We recently enabled protocol-relative URLs on all Wikimedia Foundation wikis. That change was in preparation for this change: we’ve just enabled native HTTPS support on all wikis.

What does this mean?

This means that you can now visit sites using the HTTPS protocol; for instance, if you wish to visit the English Wikipedia, you can go to: https://en.wikipedia.org. This allows you to visit our sites without having your browsing habits tracked, and you can log in without having your password or user session data stolen.

Didn’t we already have secure.wikimedia.org?

Yes. However, there were a number of cons associated with secure.wikimedia.org:

  • The URLs for secure were different than the URLs for the projects; Commons was at: https://secure.wikimedia.org/wikipedia/commons/wiki/Main_Page. Unless you followed a link there or were using the HTTPS Everywhere browser extension it would be difficult to know how to get there.
  • We have a bunch of dirty JavaScript hacks that were required to make secure work, thanks to the URL issue above.
  • We have a bunch of web server configuration hacks to make secure work properly.
  • Secure isn’t enabled for everything, thanks to the difficult configuration hacks needed to add new sites.
  • Secure isn’t scalable. Secure bypasses most of our caching layers, and is difficult to run on more than a single server.
  • Secure isn’t actually secure. It always has mixed-content due to the above issues and because upload.wikimedia.org didn’t have HTTPS support.

How is this better than secure.wikimedia.org?

  • The URLs are exactly the same, just the protocol is different.
  • The SSL servers only do SSL termination, and they do it before our caching layers. This means that this is a transparent addition to our architecture. When we scale other pieces of our architecture, this will scale with it.
  • We can remove our CSS, Javascript, and web server hacks. This simplifies everything, and makes it far less likely we’ll have mixed-content issues.

What will happen to secure.wikimedia.org?

Links pointing to secure.wikimedia.org will continue to work. The plan is to make URLs on secure.wikimedia.org redirect to the proper HTTPS URLs. secure.wikimedia.org will no longer act as a proxy for the sites.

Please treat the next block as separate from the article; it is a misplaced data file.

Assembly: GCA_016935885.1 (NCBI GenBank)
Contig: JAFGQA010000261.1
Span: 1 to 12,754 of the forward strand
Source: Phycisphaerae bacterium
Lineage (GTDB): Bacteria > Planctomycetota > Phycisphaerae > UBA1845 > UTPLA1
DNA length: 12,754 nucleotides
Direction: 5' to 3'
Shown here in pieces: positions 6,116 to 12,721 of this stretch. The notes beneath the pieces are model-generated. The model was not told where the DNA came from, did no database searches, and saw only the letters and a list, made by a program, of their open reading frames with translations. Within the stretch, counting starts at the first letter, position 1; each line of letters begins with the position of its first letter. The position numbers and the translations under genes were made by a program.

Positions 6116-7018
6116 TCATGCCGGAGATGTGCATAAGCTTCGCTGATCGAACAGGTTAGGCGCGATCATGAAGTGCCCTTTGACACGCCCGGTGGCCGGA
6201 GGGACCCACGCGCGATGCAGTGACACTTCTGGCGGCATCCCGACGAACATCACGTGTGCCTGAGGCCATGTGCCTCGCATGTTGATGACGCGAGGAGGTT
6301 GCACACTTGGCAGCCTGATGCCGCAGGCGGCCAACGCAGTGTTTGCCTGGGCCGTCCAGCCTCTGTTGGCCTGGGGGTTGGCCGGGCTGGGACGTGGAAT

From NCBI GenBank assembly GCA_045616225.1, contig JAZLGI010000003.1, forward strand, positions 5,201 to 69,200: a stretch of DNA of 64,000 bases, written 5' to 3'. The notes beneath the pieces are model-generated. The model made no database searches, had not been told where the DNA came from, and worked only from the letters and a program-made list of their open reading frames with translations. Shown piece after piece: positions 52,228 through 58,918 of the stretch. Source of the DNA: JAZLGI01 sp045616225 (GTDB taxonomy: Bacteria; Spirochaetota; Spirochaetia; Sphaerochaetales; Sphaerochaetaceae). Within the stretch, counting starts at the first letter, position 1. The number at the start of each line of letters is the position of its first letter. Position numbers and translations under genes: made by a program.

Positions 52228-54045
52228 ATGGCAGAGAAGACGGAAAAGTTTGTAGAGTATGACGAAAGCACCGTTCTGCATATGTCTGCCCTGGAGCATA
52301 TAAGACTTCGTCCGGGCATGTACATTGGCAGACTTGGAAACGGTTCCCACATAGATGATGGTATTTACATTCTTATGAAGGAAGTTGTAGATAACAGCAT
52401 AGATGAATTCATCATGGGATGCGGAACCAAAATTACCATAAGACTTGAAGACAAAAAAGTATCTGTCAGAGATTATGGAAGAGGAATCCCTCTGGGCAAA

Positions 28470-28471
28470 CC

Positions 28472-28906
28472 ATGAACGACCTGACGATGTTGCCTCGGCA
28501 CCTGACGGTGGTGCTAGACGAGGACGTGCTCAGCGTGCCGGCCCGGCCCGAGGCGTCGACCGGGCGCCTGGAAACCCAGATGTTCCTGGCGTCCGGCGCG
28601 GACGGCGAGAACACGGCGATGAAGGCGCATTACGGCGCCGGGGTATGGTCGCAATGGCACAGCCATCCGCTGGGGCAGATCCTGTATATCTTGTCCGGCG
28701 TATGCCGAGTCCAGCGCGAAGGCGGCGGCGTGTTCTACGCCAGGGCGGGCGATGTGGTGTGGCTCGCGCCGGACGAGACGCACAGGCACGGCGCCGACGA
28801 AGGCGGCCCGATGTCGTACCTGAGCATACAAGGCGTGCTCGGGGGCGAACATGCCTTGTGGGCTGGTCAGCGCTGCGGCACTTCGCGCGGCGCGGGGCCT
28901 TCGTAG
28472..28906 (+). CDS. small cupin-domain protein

But, I still get mixed-content warnings!

Unfortunately, the long-tail of this project is very long. Fixing all mixed-content warnings will be a long effort by both the MediaWiki core and extension developers and the project communities. A number of templates, CSS, and Javascript on projects are improperly referencing resources, and as such, they are being loaded incorrectly. All resources should be referenced using protocol-relative URLs now (//<resource-url> vs http://<resource-url>).

Some links are bringing me back to HTTP mode

All of the links in our content have changed from being protocol-specific to protocol-relative. This content is cached in our squid layer, and in our parser cache. We don’t wish to clear our entire cache immediately to fix this, as it would cause severe performance issues. Instead we will either clear the cache slowly over time, or we’ll let it clear naturally. This will take at most a month.

How will this affect HTTPS Everywhere?

A lot of us use HTTPS Everywhere too, so we definitely want this updated as well. We’ve been working closely with the EFF to ensure the ruleset will be changed soon after we enable native HTTPS. MediaWiki developer Roan Kattouw, who is also the developer responsible for the protocol-relative URL support, made a git branch and changed and tested the new HTTPS rulesets for HTTPS Everywhere. Hopefully you’ll see the changes in place soon.

How is this implemented?

We have fairly detailed public documentation on how this is implemented. We’ve also very recently released our puppet configuration in a public git repository, so you can see the exact configuration as well:

As a bonus, this is also the configuration for our IPv6 proxies (which are only currently enabled for upload.wikimedia.org).
Ryan Lane
Operations Engineer